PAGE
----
The convergence of the estimated distribution to the true one will be slow and dependent on the number of bidders. When N grows indefinitely, identification is lost: the distribution of the extreme degenerates to a mass point at the upper bound of the support, and the rate of convergence becomes equal to zero.

This means that when the number of bidders is high we should expect nonparametric estimates to be a poor description of the behavior of the lower tail of the distribution. The distribution of the bids is irregularly identified. A similar problem with finite-dimensional parameters has been analyzed by Khan and Tamer (2010). Figure 1 shows how the nonparametric estimator of the cdf of a uniform fails to identify the lower tail of the distribution. Notice that increasing the number of observations from n1=25 to n2=1000 does not improve the quality of the estimation.

Figure 1 Nonparametric estimation of the CDF of a Uniform Distribution: N=10,n1=25 and n2=1000  

The rate of convergence of the nonparametric estimator ϕ(G^k:N(z),N), with F(z)(0,1), decreases in N, and approaches the value of zero as N goes to infinity. Proof Remark 1 For the kernel estimator defined above, n[G^k:N(z)-Gk:N(z)]N(0,σ2(z)), where σ(z)2=F(z)[1-F(z)]. Then, using the Delta Rule:


We need to show that ϕ'(G,N) diverges to infinity as N increases. From the implicit definition of the mapping, we obtain


We restrict our attention to the class of problems where k/N1 8. First we show that G(z,N) falls to 0 in the lower tail of the distribution9 as N increases. When k/N1, we can denote N!(N-k)!(k-1)! as P(N,q+1), a polynomial in N of degree q+1, where q=N-k. Then Gk:N(z)P(N,q+1)0F(z)tk-1NNdt. The argument of this integral is continuous over a compact set, therefore it is uniformly continuous. Riemann integrability applies to the limit of the sequence, limN0F(z)tk-1NNdt=0F(z)limNtk-1NNdt=0     for z such that F(z)<1, and for k/N1. The integral falls to zero fast and dominates the diverging effect of the polynomial.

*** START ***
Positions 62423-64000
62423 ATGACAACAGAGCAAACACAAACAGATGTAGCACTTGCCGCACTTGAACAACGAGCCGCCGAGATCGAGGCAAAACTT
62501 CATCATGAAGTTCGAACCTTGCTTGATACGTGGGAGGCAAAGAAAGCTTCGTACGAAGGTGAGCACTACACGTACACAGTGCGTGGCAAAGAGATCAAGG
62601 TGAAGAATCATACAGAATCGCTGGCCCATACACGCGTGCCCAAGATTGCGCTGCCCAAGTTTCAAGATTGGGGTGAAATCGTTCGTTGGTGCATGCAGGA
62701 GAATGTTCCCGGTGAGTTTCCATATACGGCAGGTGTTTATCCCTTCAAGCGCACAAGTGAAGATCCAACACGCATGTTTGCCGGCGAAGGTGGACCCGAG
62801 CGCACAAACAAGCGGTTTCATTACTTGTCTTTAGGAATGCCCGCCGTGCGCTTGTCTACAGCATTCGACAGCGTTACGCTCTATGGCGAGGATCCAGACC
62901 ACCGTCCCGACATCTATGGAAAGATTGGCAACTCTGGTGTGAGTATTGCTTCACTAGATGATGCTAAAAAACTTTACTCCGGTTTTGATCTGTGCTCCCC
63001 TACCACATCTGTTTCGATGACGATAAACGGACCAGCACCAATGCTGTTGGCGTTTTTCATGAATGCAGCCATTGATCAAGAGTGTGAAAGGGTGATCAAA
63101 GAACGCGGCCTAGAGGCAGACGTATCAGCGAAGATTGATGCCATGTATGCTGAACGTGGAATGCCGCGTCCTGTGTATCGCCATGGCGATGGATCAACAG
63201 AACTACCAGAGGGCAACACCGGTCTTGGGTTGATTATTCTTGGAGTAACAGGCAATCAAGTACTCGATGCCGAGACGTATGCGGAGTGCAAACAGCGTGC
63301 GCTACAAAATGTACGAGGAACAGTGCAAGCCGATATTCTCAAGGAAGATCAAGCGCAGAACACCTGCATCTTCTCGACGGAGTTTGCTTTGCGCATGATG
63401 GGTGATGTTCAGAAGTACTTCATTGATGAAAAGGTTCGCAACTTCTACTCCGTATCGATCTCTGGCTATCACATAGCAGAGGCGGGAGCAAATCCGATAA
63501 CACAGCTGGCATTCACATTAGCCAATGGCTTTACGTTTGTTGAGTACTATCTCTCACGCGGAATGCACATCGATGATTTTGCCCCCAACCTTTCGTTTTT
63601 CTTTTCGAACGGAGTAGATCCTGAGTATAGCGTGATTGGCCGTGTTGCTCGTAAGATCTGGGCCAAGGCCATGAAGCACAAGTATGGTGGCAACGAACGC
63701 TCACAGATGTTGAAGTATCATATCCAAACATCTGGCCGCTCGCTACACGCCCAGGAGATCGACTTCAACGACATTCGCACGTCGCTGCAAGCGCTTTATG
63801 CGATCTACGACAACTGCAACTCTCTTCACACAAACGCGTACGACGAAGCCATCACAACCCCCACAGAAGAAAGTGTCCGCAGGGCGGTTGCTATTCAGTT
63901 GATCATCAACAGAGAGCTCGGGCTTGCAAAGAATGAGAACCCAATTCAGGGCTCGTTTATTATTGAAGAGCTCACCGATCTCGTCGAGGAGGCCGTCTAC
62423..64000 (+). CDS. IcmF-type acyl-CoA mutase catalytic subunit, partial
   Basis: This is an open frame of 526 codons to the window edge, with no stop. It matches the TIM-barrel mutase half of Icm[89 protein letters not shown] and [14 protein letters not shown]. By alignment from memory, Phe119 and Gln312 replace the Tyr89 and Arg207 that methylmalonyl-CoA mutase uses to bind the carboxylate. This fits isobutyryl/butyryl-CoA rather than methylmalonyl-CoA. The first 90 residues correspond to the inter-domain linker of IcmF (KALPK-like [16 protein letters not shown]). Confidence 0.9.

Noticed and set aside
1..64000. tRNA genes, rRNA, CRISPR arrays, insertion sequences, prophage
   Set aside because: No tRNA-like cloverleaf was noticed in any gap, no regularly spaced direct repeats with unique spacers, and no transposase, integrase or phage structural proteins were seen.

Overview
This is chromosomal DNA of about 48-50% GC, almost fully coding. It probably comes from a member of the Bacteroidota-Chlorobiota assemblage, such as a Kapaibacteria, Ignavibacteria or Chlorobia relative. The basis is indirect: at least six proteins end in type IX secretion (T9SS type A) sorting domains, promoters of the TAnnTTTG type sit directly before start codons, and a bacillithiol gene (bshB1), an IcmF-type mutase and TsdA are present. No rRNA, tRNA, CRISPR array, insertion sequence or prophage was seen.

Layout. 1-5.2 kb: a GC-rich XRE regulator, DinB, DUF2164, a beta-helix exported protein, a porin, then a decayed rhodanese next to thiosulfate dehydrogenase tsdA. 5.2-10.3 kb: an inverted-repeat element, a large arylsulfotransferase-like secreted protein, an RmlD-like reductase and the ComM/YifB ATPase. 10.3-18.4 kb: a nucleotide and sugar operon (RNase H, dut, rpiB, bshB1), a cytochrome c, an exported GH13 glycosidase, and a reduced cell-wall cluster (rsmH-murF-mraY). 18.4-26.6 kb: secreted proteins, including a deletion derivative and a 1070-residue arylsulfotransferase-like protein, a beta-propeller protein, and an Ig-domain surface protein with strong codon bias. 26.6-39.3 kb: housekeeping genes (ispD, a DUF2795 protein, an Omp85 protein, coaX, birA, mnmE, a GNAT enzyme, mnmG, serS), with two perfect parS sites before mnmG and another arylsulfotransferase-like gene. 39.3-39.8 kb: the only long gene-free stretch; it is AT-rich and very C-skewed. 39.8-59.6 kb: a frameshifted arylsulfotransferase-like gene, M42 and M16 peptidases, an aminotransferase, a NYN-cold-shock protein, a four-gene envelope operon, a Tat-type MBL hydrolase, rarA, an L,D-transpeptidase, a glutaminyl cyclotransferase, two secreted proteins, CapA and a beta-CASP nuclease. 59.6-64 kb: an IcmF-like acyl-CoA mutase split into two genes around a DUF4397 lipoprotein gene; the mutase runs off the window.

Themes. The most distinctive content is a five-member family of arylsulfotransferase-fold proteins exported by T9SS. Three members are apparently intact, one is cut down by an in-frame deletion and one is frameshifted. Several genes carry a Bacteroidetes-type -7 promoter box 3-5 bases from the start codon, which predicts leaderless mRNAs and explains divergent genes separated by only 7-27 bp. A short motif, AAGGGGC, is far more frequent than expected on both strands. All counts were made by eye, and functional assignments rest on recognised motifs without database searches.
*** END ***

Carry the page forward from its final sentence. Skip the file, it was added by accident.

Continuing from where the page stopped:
Because G(z,N) falls to zero as N increases to infinity when z belongs to a lower tail of the distribution, ϕ(G,N) must fall to zero as well, in order to balance expression (1). This makes the derivative ϕ' unbounded.

The typical dataset is necessarily unbalanced. Higher values of the support are oversampled whereas lower values are undersampled to the point that entire portions of the lower tail might not even be observed in finite samples. All the measures based on our nonparametric estimates will be distorted accordingly: for instance, both expected revenue of the auction and reserve price will be systematically upward biased. This problem becomes worse as N grows but it should eventually fade as sample size increases. However, Monte Carlo simulations show that the increase in N dominates the effects of an increase in n. Nonparametric estimators perform poorly on both tails of the distribution: the bias fades slowly, and in general affects all the measures of interest. Appropriate smoothing procedures might help reducing the bias, but they would require appropriate calibrations of the regularization parameters, and this task is difficult and time consuming. No criterion is available that guides the researcher around the trade offs that such regularizations imply. In the next sections we are going to introduce a new approach to estimation that will require minimum computation time: we will show that such parametric method produces better results than the nonparametric one. But in order to discuss the method, we need to introduce some basic concepts about EVT.